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c++ - Template which inherits from its own specialization - use cases? limits?

I just discovered in an answer here that a template can inherit from itself - given sufficient defined full specializations. As seen, for example, here (and live on wandbox):

#include <iostream>
#include <string>

template <typename T>
struct Foo : public Foo<decltype(T::x)> {};

template <typename TT>
struct Foo<TT*> {
  TT* p;
};

template <typename TT>
struct Foo<TT&> {
  TT r;
};

struct Has_x {
  std::string* x;
};

int main()
{
    std::string s{"I'm 's'"};
    Foo<Has_x> foo_has_x;
    foo_has_x.p = &s;

    std::cout << typeid(foo_has_x).name() << " - " << *foo_has_x.p << std::endl;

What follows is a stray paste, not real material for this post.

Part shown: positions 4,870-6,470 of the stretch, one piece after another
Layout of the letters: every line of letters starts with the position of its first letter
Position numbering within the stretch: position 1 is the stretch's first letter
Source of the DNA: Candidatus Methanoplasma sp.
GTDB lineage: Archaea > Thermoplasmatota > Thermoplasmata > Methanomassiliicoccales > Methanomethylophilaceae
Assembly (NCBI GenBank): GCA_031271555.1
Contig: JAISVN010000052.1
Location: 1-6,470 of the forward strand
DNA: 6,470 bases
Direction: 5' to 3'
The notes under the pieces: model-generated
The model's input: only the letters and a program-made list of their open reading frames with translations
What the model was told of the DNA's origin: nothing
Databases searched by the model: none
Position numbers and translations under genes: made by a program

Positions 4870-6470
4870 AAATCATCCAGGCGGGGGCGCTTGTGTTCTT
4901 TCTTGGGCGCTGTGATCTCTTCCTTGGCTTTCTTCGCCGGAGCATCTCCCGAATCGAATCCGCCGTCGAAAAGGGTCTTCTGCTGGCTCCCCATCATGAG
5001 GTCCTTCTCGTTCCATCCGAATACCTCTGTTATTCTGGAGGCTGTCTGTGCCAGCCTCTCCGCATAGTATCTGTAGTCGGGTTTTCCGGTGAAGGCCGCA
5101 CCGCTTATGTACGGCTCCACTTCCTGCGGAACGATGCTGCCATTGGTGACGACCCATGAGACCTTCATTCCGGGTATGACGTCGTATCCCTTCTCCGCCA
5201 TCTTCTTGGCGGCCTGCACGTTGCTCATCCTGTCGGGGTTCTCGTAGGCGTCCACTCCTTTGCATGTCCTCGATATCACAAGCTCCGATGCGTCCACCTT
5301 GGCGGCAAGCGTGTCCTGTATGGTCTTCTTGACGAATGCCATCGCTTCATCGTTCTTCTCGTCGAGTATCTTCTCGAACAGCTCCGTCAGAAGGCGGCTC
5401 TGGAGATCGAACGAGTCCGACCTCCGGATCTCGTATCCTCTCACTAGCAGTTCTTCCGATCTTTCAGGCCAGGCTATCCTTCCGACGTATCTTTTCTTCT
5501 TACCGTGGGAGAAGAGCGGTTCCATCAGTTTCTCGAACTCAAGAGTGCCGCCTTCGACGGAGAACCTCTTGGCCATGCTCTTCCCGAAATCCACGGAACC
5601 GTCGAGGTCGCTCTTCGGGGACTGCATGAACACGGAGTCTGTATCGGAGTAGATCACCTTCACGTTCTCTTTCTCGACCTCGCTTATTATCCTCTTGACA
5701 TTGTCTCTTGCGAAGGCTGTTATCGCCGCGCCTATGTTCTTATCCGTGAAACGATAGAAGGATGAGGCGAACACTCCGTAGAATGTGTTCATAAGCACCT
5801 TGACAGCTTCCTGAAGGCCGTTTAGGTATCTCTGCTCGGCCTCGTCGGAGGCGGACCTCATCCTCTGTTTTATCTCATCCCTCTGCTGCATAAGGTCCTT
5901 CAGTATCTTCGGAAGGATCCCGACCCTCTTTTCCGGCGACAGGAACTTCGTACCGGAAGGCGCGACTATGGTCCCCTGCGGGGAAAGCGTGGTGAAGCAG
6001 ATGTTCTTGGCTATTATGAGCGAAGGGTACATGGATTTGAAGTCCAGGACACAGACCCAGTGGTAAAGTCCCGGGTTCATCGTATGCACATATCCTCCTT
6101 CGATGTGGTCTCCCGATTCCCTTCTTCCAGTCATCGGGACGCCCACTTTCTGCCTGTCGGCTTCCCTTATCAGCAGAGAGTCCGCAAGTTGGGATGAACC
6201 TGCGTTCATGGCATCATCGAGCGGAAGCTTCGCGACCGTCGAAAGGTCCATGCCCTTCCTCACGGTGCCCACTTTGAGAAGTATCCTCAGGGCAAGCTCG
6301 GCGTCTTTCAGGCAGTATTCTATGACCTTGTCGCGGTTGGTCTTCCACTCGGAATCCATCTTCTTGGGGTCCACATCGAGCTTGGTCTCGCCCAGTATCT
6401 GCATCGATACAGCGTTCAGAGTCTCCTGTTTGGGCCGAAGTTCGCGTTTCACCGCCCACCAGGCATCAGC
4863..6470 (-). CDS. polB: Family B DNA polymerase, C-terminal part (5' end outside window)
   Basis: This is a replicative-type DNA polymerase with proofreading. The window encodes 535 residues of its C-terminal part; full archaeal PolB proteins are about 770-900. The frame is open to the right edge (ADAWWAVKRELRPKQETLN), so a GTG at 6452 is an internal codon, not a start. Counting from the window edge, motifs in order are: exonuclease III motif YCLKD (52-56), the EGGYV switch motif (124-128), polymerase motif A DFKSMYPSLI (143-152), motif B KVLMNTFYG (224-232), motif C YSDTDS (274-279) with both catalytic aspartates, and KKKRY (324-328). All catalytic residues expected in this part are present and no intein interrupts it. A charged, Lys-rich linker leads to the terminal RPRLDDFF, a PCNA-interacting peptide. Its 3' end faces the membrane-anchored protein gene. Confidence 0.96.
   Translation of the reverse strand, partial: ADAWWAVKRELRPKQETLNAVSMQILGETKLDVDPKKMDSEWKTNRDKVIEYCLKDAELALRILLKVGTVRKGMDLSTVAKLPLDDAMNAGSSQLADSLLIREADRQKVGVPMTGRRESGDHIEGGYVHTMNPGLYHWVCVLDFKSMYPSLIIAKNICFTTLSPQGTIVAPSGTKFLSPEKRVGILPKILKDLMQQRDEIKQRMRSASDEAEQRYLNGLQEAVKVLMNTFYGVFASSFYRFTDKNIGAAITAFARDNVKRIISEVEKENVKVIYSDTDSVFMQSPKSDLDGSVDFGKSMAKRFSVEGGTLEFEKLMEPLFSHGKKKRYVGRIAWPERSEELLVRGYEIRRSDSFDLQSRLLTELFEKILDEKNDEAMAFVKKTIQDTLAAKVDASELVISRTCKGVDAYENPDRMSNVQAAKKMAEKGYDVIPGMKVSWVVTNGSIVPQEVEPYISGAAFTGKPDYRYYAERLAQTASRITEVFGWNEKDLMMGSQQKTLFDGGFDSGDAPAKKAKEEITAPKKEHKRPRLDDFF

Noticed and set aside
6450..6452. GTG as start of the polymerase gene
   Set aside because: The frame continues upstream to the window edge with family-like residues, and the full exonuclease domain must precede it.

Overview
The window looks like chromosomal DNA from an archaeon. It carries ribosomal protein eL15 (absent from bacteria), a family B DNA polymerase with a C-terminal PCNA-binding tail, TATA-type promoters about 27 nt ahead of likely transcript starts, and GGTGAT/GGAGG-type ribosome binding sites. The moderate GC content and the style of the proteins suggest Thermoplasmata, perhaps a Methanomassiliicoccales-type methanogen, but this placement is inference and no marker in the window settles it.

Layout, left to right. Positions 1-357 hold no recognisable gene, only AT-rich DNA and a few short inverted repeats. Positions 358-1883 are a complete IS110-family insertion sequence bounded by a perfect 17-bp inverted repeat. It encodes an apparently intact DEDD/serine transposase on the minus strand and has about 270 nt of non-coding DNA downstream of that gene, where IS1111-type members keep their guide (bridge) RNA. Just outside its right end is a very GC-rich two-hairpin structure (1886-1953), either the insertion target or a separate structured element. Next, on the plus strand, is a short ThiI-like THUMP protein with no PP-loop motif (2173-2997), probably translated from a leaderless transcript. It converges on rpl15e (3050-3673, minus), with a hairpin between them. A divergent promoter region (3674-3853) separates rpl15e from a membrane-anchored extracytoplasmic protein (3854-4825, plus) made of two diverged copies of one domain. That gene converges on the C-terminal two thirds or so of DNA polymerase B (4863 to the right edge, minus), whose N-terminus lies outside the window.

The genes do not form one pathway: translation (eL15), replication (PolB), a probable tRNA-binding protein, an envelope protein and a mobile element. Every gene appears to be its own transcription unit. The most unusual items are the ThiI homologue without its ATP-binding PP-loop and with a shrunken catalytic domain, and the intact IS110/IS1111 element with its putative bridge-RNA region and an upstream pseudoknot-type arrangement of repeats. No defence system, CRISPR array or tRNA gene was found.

}

(Example works for C++11 and on.)

I had no idea that was possible. It's kind of an twisted cousin of CRTP. But anyway, now I'm wondering how it can be used - or has been used.

Obviously, the answer linked above (by Columbo) was a very nice use case: Be able to find the argument types and return types of a (non-generic) functor or lambda. (And it does that by providing specializations suitable for function signatures, and inheriting using the decltype of its type parameter's operator().)

But what else can it be/has it been used for? Perhaps something not decltype-of-a-member-ish?

Also, what limitations are associated with this? I don't see, for example, how to deal (nicely, meaning by providing defaults) with any case that is not fully specialized. Your full specializations need to cover all cases. Can you provide a default case? Are there other limitations to be aware of?


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